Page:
Japan’s LDP Loses One of 2 Closely Watched By-Elections

The Yomiuri Shimbun
Prime Minister Fumio Kishida answers questions from reporters at the Prime Minister’s Office on Monday morning following the results of the two parliamentary by-electons.

Tokyo, Oct. 23 (Jiji Press)—Japan’s ruling Liberal Democratic Party lost one of the two parliamentary by-elections held Sunday, which may possibly make it difficult for Prime Minister Fumio Kishida to dissolve the House of Representatives, the all-important lower chamber of the Diet, the country’s parliament, by year-end.

The LDP won the other by-election. But the outcomes are expected to deal a blow to Kishida, also president of the LDP. The party had both contested seats before the elections.

The by-elections, both head-to-head battles between the ruling and opposition sides, were the first parliamentary polls since Kishida reshuffled his cabinet and the LDP’s leadership team in mid-September.

On Monday, Kishida is set to deliver a policy speech at the extraordinary Diet session that opened Friday. Following the speech, full-scale parliamentary debates between the ruling and opposition blocs will kick off.

Although Kishida will stress his resolve to shore up the economy by compiling a set of new measures during the Diet debates, the view is expected to grow that it is difficult for the prime minister to dissolve the Lower House for a general election by the end of this year as the LDP lost one of the by-elections.

“The elections were really tough,” LDP Secretary-General Toshimitsu Motegi told reporters at the party’s headquarters in Tokyo. “By humbly accepting the election results, we will face full-scale Diet debates with a sense of tension,” he said.

Hiroshi Ogushi, election strategy chief of the main opposition Constitutional Democratic Party of Japan, noted that voters said no to Kishida’s administration.

At issue in the by-elections were measures to deal with soaring prices in Japan and voters’ evaluation of the administration of Kishida, who became prime minister two years ago.

At a time when public support rates for his cabinet have plummeted, Kishida visited the electoral districts to seek voter support for the LDP’s candidates. On Friday, Kishida announced a plan to consider conducting income tax cuts.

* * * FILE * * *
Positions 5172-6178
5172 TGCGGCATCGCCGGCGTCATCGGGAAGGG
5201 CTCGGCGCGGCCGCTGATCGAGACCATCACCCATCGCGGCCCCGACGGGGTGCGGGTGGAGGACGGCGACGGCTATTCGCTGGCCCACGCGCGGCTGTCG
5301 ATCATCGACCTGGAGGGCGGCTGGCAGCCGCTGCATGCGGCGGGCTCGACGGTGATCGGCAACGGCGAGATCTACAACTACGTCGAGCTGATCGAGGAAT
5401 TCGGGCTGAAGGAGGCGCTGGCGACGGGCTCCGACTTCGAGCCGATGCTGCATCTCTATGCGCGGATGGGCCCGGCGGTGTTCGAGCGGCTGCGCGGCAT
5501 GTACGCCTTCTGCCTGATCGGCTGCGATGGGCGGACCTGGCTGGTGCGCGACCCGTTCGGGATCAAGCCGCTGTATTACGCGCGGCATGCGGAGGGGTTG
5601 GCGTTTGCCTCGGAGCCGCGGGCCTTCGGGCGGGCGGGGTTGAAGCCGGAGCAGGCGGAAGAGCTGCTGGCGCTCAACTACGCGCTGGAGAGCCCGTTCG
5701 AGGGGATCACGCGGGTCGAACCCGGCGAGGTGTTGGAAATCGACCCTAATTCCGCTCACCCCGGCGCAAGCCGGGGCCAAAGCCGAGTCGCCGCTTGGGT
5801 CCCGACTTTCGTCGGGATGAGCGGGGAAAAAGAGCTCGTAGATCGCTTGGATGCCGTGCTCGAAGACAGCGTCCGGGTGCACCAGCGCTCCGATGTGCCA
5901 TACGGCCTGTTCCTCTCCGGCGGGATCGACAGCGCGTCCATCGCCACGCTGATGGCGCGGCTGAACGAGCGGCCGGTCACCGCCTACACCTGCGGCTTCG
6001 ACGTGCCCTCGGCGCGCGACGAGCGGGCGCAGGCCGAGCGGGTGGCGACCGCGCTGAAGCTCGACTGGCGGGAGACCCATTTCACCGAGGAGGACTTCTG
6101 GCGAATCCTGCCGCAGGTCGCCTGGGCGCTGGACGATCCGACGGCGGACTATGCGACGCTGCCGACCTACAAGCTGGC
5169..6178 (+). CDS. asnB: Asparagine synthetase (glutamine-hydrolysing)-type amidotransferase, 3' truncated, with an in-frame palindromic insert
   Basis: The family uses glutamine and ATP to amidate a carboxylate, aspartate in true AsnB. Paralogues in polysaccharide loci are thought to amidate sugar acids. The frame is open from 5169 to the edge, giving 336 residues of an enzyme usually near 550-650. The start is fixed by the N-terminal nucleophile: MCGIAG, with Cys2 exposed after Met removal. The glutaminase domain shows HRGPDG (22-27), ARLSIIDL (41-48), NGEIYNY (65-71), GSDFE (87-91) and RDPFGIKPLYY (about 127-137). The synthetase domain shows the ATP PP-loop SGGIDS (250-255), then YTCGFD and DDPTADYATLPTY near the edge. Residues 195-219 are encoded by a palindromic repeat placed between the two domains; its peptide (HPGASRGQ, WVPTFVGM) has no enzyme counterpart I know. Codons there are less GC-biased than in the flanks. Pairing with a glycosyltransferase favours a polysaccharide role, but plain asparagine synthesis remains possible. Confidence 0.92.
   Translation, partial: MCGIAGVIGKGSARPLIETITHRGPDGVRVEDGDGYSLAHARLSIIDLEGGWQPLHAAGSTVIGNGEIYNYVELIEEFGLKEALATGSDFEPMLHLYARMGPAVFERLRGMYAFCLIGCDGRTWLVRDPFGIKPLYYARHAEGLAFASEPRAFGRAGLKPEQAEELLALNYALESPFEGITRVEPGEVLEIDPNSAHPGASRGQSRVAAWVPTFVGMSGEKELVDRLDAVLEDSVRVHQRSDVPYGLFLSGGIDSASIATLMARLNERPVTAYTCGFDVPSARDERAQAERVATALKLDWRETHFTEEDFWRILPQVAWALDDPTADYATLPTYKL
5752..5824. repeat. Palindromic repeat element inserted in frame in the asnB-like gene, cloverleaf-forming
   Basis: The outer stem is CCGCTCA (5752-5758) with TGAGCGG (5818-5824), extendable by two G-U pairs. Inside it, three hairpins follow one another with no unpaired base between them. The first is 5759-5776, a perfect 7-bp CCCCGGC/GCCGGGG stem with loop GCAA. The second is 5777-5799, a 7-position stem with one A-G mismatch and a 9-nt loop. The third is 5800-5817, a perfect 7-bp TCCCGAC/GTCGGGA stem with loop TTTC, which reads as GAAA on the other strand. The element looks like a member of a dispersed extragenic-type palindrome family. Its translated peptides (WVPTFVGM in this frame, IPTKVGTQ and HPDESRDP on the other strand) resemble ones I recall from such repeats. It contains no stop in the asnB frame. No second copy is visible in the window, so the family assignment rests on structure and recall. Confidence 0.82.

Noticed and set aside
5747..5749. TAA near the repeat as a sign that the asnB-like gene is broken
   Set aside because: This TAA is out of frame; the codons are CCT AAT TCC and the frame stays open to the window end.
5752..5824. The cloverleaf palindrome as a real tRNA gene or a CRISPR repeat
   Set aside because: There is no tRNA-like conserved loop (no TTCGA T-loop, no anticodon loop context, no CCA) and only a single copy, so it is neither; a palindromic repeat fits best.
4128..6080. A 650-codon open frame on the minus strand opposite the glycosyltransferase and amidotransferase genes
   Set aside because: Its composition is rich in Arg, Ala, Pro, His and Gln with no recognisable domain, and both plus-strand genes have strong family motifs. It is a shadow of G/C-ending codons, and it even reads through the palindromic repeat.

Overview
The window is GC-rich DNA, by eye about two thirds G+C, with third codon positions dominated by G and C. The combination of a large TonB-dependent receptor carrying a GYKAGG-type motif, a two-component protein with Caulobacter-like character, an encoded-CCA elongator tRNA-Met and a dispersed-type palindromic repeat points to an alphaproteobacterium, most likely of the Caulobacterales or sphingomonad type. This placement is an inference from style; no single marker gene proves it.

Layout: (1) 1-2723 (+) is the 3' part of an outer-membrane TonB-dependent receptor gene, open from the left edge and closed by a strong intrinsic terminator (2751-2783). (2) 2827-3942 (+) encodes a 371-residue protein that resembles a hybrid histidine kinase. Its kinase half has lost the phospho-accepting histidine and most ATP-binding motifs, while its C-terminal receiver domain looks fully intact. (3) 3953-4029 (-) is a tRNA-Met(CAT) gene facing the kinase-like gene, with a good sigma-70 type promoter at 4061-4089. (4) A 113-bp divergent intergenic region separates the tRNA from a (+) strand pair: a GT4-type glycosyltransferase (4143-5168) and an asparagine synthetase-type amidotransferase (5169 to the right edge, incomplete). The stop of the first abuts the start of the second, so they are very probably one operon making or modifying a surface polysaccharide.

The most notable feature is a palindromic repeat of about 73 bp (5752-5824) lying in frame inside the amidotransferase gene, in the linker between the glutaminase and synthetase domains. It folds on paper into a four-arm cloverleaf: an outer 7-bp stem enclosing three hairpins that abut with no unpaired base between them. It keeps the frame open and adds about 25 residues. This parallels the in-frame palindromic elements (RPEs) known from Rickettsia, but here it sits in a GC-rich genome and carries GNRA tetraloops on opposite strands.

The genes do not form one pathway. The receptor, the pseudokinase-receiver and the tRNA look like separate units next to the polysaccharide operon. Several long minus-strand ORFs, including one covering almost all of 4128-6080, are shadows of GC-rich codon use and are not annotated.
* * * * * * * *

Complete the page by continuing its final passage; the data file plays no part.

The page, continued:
But the moves failed to fully impress voters.

In the by-election for a seat in the House of Councillors, the upper chamber of the Diet, in the district covering the neighboring western prefectures of Kochi and Tokushima, independent Hajime Hirota, 55, a former Lower House member of the CDP, defeated LDP candidate Ken Nishiuchi, 56, a former Kochi prefectural assembly member, who was backed by Komeito.

Hirota garnered 233,250 votes, against 142,036 votes for Nishiuchi.

The Upper House seat was vacated by the resignation in June of Kojiro Takano, who also left the LDP, for using violence against his secretary.

In the Lower House by-election in the No. 4 single-seat constituency in the southwestern prefecture of Nagasaki, LDP candidate Yozo Kaneko, 40, a former securities company worker and the eldest son of a former Upper House member, beat CDP candidate Seiichi Suetsugu, a 60-year-old former Lower House member. Kaneko was backed by Komeito, the coalition partner of the LDP, while Suetsugu was supported by the Social Democratic Party, a small opposition party.

Kaneko collected 53,915 votes while 46,899 votes went to Suetsugu.

The Lower House by-election came after the LDP’s Seigo Kitamura, former regional revitalization minister, who had held the Nagasaki No. 4 constituency seat, died in May.

Voter turnout hit a record low of 32.16 pct in the by-election in the Kochi-Tokushima district, down 14.37 percentage points from the triennial Upper House election in 2022.

Turnout came to 42.19 pct in the by-election in the Nagasaki No. 4 constituency, also a record low and down 12.89 points from the Lower House general election in 2021.